FOR IMMEDIATE RELEASE: Contact: Allison North Jones
    March 9, 2012 (850) 322-6701

    “Today the Florida Legislature ended the practice of exponentially increasing litigation costs associated with PIP by removing the use of attorney fee multipliers, which benefited attorneys at the expense of consumers.”

    # # #

  3. Jim Says:

    The Florida justice reform institute is a branch of the Florida chamber of commerce, their goal is to represent the insurance industry,corporations, increase their profits and has nothing what so ever to do with actual justice. They lobby for the insurance industry at the expense of the citizens of Florida.
    This legislation is not a victory for the people of Florida, but it is one for insurance companies and their lobbyists at the expense of Floridians.
    Do not be fooled by the fancy name, if they had the interests of Florida’s citizens at heart they would not have to try using the name Florida Justice Reform Institute to deceive the citizens of Florida about the true nature of their agenda.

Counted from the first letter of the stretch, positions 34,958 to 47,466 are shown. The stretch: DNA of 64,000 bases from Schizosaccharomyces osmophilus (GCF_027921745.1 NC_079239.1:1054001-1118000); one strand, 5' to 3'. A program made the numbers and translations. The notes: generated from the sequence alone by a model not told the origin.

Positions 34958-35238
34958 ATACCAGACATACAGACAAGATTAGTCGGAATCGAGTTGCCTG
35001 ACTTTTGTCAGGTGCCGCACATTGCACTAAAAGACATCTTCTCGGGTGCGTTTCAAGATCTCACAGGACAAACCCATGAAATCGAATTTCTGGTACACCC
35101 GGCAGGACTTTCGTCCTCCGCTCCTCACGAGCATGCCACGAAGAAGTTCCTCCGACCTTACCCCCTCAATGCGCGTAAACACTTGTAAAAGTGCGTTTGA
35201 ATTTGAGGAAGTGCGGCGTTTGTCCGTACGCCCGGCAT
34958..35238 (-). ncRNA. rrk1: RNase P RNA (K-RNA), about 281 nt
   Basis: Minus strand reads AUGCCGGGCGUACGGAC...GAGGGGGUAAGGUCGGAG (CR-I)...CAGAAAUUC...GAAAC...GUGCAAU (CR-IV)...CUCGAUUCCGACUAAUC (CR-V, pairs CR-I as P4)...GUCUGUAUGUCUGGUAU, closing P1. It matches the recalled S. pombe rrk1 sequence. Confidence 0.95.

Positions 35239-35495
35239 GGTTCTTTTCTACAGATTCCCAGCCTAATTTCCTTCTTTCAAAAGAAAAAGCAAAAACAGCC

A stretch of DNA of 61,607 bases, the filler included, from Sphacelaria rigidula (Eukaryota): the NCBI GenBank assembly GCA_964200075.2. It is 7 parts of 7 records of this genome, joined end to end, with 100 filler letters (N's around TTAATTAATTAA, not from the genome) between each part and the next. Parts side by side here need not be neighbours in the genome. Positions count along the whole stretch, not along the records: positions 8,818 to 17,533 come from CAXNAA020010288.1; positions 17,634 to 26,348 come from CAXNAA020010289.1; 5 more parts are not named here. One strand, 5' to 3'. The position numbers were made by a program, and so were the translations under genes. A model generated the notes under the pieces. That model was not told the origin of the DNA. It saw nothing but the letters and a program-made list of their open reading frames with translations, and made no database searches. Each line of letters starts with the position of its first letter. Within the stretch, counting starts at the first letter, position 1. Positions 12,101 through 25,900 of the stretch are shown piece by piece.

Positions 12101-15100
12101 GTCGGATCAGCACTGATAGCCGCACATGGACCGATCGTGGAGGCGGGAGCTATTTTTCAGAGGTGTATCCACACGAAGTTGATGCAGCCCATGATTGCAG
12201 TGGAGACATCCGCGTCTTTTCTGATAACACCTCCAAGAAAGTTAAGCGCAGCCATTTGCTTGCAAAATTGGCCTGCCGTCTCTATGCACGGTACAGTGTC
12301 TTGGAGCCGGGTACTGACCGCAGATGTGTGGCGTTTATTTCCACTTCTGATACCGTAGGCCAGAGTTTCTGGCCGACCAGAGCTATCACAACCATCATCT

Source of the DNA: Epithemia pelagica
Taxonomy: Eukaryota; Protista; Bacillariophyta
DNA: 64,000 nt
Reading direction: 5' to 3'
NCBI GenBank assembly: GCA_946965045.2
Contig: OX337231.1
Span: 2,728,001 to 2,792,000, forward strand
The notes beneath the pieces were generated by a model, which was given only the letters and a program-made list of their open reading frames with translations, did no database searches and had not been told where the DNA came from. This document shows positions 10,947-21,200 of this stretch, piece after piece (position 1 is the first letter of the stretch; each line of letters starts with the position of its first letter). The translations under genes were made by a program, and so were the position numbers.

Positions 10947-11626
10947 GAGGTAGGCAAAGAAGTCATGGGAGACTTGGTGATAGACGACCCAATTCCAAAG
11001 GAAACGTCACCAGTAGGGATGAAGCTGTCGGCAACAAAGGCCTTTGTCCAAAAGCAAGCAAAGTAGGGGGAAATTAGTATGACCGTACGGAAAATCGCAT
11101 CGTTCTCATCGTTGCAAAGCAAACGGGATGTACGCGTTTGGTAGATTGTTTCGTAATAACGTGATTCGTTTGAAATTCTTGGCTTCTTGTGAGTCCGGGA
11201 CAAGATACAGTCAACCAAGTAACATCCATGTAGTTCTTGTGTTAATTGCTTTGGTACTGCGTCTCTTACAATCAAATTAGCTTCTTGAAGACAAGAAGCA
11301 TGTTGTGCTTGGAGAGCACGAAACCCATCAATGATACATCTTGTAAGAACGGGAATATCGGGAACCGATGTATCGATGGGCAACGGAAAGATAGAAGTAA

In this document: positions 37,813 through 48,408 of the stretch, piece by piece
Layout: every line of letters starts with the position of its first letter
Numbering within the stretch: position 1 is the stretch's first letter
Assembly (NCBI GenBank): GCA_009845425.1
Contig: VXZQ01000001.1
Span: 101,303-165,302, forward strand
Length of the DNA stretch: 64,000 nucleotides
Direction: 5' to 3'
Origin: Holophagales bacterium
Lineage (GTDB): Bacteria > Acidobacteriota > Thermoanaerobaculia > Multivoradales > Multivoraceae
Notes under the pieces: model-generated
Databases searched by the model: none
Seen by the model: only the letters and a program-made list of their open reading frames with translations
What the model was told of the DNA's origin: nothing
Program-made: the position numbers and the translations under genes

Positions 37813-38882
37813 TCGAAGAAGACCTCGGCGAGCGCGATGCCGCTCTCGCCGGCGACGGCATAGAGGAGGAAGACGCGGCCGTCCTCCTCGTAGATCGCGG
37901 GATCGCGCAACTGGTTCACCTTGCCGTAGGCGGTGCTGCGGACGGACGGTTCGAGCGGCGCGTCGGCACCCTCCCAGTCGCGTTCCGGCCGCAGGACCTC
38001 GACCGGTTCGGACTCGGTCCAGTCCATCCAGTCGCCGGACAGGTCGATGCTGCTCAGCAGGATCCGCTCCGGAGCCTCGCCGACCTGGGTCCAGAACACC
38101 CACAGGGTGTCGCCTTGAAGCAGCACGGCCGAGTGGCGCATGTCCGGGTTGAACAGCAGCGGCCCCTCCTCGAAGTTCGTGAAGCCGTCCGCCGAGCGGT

4. RIP-OFF PARTY = FASCISM Says:

    So the insurance companies own Florida.

    So much for democracy.

    THANKS A LOT FASCIST RIGHT WING.

    THEY HAVE FAILED FLORIDIANS OVER AND OVER AND OVER AGAIN.

    ENOUGH!

    GET ANGRY!

    VOTE THEM ALL OUT!

    REPLACE THEM WITH NEW DEMOCRATS.

  5. luis Says:

    THE NEW PIP REFORM 2012 LAW, THE BIGGEST FRAUD OF ALL ON THE FLORIDA CITIZEN BY THE INSURANCE LOBBY MACHINE